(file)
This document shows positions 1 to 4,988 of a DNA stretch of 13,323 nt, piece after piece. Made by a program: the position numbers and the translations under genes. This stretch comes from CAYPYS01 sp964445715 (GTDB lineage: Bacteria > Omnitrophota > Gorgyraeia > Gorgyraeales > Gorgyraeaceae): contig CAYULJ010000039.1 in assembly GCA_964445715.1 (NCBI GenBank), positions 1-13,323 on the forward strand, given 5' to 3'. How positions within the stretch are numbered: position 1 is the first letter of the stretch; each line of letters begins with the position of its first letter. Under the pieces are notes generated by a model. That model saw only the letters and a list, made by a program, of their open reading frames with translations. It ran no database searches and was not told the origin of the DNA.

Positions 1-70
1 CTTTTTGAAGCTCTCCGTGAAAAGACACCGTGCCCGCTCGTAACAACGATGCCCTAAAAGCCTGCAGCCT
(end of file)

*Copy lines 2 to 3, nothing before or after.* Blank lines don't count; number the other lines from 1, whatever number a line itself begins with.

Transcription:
Positions 1-70
1 CTTTTTGAAGCTCTCCGTGAAAAGACACCGTGCCCGCTCGTAACAACGATGCCCTAAAAGCCTGCAGCCT